Ultimately this is a prayer for the consummation of Christ’s kingdom. We pray Christ will return as King and for Heaven to finally come down to earth as promised. We pray to see the Kingdom arrive in its fullest. But it also means that right now while we await that day, we pray for God’s will to reign in this sinful world.

This is not just a nice phrase to affix to calendars and coffee mugs. This is a revolutionary prayer. It is the act of praying against the prevailing, sinful, world system. It’s a longing for the curse to be reversed, for Heaven’s healing and hope to prevail upon the brokenness of our families, our communities, and our world.  

Here’s the thing about this kind of radical prayer. You cannot pray this prayer without being drafted into action to see God’s will done on earth. It is a dependence on the Spirit of God, who alone, working through His people, can see his will done on earth as it is in Heaven.

To pray “Thy will be done on earth as it is in Heaven” is to not be satisfied with the way things are, to be part of the renewal God is bringing to bear on the world. It an earnest, broken, heart-rending plea to God to align Heaven and earth. This is a prayer that says, “Lord, keep me from being an indifferent bystander to evil. I want to join your mission of healing and hope and renewal.”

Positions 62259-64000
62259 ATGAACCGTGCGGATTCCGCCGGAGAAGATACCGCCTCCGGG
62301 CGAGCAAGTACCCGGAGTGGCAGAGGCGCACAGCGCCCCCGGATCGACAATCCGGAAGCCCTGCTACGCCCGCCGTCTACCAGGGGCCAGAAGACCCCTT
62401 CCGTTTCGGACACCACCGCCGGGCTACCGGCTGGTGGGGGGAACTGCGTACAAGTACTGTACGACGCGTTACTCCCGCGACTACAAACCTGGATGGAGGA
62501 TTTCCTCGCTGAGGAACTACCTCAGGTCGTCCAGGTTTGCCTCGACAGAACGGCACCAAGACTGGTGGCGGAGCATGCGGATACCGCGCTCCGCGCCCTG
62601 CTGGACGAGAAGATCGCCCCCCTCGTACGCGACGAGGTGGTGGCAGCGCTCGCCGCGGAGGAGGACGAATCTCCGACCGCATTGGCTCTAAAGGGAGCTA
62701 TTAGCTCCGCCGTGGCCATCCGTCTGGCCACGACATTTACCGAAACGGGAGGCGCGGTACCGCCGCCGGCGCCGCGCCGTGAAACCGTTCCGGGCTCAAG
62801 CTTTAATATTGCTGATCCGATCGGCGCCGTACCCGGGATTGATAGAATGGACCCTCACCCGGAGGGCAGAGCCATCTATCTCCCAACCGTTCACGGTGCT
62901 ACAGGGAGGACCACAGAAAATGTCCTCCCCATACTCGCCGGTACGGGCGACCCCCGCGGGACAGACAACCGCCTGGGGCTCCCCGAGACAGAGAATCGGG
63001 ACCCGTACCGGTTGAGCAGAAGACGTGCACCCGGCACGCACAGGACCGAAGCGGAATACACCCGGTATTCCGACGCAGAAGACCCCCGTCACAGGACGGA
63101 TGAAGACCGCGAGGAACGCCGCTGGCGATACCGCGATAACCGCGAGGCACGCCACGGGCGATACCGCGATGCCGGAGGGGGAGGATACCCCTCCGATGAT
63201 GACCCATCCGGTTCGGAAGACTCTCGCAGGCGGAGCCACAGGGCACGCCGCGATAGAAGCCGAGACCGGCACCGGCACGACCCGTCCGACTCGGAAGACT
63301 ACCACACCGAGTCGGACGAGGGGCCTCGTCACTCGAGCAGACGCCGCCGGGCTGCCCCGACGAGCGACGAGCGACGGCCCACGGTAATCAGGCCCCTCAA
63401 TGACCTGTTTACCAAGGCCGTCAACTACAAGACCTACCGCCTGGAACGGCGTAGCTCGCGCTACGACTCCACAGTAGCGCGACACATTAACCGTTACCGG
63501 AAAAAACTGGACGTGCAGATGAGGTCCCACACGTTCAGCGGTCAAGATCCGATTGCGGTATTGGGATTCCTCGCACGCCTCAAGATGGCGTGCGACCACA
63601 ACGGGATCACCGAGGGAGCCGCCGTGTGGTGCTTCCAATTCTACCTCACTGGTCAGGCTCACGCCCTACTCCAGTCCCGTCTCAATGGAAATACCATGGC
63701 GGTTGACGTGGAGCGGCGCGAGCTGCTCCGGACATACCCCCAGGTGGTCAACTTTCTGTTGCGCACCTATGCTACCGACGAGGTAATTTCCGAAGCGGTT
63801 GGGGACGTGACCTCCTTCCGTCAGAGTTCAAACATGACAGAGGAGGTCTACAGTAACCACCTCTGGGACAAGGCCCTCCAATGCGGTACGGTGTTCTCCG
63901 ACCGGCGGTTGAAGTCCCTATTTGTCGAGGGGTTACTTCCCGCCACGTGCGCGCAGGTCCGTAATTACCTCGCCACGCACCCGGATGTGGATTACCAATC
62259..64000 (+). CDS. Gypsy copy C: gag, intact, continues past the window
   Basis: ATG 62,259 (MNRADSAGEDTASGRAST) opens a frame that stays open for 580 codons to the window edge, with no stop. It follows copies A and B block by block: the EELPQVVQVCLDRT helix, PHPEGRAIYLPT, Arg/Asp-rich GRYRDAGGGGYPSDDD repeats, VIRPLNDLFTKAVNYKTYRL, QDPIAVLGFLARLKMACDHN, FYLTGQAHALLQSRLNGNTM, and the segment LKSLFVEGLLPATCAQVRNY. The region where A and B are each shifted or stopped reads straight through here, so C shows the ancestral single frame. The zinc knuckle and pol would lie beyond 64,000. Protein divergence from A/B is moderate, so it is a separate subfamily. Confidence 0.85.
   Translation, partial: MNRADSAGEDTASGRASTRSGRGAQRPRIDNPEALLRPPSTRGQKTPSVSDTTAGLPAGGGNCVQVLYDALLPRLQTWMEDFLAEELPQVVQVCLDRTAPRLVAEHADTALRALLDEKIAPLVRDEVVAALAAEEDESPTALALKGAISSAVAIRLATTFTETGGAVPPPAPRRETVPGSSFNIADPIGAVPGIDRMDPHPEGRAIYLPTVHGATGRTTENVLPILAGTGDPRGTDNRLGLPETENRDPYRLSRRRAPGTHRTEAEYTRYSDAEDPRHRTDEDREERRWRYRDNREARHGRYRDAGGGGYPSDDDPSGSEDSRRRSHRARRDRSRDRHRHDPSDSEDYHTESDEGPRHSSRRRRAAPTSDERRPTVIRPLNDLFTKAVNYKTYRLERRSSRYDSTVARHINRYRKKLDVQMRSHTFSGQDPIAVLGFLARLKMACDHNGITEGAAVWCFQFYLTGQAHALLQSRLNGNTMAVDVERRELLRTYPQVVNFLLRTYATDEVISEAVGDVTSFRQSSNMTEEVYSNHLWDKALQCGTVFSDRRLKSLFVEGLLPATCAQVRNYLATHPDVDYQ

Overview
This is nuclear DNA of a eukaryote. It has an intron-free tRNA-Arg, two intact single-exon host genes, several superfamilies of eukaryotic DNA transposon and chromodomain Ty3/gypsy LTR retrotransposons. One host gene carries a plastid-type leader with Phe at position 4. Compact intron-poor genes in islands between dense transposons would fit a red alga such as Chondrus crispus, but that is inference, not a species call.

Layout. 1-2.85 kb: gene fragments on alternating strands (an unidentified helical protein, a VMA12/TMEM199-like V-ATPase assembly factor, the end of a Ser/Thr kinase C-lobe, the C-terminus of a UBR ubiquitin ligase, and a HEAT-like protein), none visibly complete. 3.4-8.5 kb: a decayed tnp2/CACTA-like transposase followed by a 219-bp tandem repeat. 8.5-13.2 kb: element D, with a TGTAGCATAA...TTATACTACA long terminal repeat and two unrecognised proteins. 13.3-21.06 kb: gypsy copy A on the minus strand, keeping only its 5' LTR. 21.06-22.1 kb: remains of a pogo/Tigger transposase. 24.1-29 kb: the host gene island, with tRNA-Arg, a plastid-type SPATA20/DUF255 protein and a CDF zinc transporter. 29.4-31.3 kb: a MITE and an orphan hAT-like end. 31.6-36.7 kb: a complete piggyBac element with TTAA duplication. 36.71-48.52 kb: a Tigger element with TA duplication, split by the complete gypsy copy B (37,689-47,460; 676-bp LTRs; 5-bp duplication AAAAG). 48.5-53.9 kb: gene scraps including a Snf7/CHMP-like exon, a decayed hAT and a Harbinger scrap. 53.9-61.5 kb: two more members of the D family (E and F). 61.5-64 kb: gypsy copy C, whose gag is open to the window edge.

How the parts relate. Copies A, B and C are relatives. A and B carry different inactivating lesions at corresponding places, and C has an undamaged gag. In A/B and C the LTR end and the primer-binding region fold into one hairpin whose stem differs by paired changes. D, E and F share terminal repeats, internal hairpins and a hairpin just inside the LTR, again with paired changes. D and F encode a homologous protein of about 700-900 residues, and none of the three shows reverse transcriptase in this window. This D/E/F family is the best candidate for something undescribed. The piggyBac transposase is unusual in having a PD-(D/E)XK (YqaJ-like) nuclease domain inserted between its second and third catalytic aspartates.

2) A Prayer for Myself

As much as this is a prayer for the world, it’s also a prayer for myself. For to pray, “Your will be done, on earth as it is in Heaven” is to say, “Lord, do your will in me.” Essentially this is a risky prayer for us personally. It’s saying to the Lord: I have my will. You have your will. Sometimes those two line up, but when they don’t, overrule my will.